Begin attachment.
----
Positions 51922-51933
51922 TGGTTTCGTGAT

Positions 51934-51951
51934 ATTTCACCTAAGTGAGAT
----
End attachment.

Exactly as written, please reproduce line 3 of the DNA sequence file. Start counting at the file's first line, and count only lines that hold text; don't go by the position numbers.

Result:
Positions 51934-51951